Glaucoma is a group of diseases that affect the optic nerve at the back of the eye resulting in irreversible vision loss. The exact causes of glaucoma are not known. In some cases the drainage network of the eye may not be formed properly, or may become blocked by natural materials or due to injury; in other cases there is no clear cause.

If untreated, glaucoma can cause blindness. As the nerve cells are progressively damaged, the ability to see objects in different parts of the visual field is lost. The damage to the nerve cells cannot be reversed although it is often possible to prevent further damage. This damage can progress until only central vision is left or until the person is completely blind. The longer the disease is left untreated, the greater is the likelihood of damage.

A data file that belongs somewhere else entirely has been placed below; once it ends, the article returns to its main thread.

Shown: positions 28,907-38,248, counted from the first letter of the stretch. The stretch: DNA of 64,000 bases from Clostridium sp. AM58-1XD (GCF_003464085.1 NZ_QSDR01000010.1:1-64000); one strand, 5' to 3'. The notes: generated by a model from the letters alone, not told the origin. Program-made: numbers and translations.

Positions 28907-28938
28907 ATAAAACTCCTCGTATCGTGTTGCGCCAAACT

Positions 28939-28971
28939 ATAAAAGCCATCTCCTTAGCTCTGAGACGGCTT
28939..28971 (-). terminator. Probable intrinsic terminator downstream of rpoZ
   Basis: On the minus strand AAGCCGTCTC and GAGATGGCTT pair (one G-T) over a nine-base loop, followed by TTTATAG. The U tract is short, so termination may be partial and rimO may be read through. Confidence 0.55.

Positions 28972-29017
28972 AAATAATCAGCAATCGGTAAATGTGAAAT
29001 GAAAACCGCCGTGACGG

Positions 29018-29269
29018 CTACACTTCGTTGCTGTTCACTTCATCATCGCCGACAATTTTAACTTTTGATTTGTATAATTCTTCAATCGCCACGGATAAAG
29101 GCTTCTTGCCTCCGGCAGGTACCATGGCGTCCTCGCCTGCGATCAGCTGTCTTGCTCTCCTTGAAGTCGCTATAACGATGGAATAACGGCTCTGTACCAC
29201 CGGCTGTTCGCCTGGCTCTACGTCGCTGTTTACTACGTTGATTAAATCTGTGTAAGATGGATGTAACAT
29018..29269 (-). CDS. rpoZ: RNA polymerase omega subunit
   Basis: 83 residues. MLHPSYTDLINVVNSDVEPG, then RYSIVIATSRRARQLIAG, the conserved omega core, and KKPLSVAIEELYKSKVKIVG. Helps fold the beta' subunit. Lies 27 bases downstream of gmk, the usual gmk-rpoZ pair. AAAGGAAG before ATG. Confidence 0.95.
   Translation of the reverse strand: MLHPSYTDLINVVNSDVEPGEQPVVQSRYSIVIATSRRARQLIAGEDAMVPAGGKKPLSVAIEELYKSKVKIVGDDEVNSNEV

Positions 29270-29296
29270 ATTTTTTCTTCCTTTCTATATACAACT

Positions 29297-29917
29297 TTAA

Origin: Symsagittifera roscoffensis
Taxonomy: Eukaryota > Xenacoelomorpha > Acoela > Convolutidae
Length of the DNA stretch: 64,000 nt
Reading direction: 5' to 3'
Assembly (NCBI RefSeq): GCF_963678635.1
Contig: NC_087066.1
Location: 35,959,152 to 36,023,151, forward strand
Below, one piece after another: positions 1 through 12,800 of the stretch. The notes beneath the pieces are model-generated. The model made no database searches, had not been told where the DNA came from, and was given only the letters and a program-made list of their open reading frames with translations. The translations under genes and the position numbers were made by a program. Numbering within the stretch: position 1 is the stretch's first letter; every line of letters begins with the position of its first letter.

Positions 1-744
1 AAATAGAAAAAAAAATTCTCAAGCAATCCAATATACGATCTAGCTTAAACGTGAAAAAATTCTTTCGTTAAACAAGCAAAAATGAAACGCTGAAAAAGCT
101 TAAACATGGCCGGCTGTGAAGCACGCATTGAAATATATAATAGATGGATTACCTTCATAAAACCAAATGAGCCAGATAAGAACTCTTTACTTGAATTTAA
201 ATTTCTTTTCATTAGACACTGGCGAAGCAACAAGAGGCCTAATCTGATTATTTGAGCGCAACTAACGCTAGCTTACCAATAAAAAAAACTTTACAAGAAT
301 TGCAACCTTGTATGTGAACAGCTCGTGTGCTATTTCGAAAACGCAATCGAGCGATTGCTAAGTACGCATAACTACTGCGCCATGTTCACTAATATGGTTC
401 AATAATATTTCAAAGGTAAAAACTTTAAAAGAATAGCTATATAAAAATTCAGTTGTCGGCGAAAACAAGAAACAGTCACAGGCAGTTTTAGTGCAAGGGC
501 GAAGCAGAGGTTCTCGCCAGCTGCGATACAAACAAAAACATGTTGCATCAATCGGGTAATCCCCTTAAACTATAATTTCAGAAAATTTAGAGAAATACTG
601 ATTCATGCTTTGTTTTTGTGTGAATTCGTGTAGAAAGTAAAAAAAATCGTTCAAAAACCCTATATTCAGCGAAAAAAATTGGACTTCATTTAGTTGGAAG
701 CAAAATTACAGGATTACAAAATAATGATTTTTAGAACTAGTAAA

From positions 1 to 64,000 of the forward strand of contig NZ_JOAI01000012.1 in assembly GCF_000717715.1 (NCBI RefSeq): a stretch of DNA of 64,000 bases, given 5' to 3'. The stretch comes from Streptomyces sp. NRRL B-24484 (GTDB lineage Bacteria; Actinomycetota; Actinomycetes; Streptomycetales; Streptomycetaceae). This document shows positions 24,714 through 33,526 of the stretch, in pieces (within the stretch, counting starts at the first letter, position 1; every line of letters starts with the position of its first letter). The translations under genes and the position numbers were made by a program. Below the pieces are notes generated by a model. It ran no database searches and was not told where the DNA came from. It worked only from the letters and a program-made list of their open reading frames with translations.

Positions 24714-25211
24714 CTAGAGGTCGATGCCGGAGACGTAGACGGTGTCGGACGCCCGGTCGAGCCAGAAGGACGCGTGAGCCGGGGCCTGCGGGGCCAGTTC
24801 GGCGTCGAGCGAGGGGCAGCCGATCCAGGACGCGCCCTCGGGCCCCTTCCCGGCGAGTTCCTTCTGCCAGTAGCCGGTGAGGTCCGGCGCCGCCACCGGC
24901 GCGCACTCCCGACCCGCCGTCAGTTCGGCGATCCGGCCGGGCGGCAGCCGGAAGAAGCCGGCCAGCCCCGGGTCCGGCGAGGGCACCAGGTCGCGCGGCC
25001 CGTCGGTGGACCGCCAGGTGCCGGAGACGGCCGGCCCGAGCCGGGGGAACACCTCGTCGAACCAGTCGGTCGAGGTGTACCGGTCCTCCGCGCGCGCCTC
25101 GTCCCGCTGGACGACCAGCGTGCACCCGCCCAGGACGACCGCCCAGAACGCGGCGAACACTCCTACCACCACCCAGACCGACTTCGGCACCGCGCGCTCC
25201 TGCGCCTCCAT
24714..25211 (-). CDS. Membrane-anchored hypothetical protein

While glaucoma is most common in older people, it can occur at any age. Everyone is at risk of glaucoma, however it is more common in certain groups.

Those at a higher risk of glaucoma include those with:


  • A family history of glaucoma
  • Diabetes
  • Migraines
  • High blood pressure

To diagnose glaucoma, Shannon looks at the nerve fibres at the back of the eye, examines the eye's drainage network, measures the pressure in the eye with a special instrument called a tonometer and tests the field of vision. These tests are simple and painless.

Eye drops and medicine are used to treat glaucoma initially. Surgery may be necessary if the blockage in the drainage system cannot be removed in other ways. Shannon will refer you to an eye specialist for treatment if they consider you have glaucoma.

Visit your optometrist every two years so that they can monitor your eye health and check for any signs of glaucoma. Although the damage caused by glaucoma is irreversible, it can be stopped in its tracks once it is detected.